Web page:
A homeowner typically buys an insurance policy before closing on a home. This is because lenders require insurance on mortgaged properties and include that cost in a monthly escrow fee that accumulates funds to pay the policy's annual premium. A standard homeowner policy, however, doesn't insure against all potential damage and separate policies might be needed to protect against some perils. Special coverage also could be needed for some items in a home.
A standard homeowner policy, called an HO-3, covers about 80 percent of American homes against such things as fire, lightning, hail and wind on a house and related structures, some personal property in the home and liability for injury or damage to guest or visitors. It basically covers everything except things that are specifically excluded.
Earthquakes and Floods
The major exclusions on a standard homeowner policy are earthquakes, landslides or other earth movements and floods, including hurricanes. Special earthquake insurance is required, either as an add-on to a standard policy or as separate insurance. Damage from earth shifts or mudslides also is excluded as is damage from floods caused by heavy rains or storms or internal overflows of drains.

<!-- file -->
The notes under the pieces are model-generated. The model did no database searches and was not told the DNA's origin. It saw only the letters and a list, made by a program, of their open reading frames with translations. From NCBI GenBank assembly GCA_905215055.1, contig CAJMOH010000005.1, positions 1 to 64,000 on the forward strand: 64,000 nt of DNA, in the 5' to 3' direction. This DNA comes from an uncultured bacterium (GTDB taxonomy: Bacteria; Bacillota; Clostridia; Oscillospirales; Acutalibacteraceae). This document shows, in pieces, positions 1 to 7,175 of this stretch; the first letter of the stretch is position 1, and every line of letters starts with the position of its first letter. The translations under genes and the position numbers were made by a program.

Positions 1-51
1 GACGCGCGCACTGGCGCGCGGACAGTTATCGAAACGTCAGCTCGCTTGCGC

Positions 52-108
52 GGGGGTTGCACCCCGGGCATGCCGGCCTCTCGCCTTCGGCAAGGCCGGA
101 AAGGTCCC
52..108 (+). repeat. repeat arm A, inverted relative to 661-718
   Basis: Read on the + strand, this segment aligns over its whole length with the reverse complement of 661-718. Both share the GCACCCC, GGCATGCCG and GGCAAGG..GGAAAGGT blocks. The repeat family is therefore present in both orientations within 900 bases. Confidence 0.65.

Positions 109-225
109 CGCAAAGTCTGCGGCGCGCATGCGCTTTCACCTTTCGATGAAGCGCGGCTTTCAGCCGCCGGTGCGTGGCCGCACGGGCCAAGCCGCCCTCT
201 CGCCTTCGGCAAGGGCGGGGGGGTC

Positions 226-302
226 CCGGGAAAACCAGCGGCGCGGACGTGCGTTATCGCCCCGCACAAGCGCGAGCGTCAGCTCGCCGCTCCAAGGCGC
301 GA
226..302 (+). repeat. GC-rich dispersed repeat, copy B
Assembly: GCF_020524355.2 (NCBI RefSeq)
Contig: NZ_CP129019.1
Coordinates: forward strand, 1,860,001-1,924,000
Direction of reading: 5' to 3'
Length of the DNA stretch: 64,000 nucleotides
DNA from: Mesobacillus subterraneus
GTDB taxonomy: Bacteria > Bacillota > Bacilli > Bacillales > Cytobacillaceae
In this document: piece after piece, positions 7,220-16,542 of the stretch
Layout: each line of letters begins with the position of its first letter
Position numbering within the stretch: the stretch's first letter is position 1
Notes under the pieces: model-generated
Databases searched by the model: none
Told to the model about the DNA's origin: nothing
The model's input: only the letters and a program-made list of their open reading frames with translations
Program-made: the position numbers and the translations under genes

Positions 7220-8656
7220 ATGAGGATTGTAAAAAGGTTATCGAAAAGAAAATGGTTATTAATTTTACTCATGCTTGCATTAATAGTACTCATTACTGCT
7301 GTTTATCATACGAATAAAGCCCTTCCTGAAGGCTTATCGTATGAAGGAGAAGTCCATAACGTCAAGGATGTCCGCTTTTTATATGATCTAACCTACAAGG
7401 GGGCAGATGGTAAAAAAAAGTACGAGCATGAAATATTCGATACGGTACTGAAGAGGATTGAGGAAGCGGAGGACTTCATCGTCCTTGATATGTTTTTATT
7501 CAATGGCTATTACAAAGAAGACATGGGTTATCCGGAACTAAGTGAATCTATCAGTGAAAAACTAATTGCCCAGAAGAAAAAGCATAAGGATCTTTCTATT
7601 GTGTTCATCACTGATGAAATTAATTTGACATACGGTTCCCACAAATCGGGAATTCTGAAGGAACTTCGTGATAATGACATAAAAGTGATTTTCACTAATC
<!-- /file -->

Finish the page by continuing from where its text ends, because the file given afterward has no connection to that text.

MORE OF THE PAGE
Maintenance and Insects
Maintenance and repair are excluded, including termite and other insect infestations, rot or mold, failure of equipment from mechanical breakdown or normal wear and tear. Loss from power outages, such as food in a refrigerator or freezer, also is excluded. While not likely, damage from war or nuclear hazard also is excluded.
Also excluded are costs from governmental actions, including changes required to bring wiring or construction up to building code after damage, even if the basic damage is covered. Most policies cover "actual cash value" for damage and not the cost of replacement. Increasing coverage to cover replacement cost requires an addition to a policy.
Special exclusions in a standard policy apply to expensive personal items like jewelry and furs or boats or watercraft. Standard policies limit jewelry coverage to $1,000. That's typically the limit for a boat stolen from a home, but a standard policy won't cover theft of watercraft from another location. Boats with more than 25 horsepower motors also are excluded from liability coverage.
Homeowner coverage protects a named insured and spouse or other relatives and dependents who live in the home. This coverage includes property, personal property and liability. Personal property coverage for guests and other visitors is included only if specified in the policy at the time it's bought. Tenants or renters are excluded, usually even if living in "in-law" quarters in the home.
Bob Haring has been a news writer and editor for more than 50 years, mostly with the Associated Press and then as executive editor of the Tulsa, Okla. "World." Since retiring he has written freelance stories and a weekly computer security column. Haring holds a Bachelor of Journalism from the University of Missouri.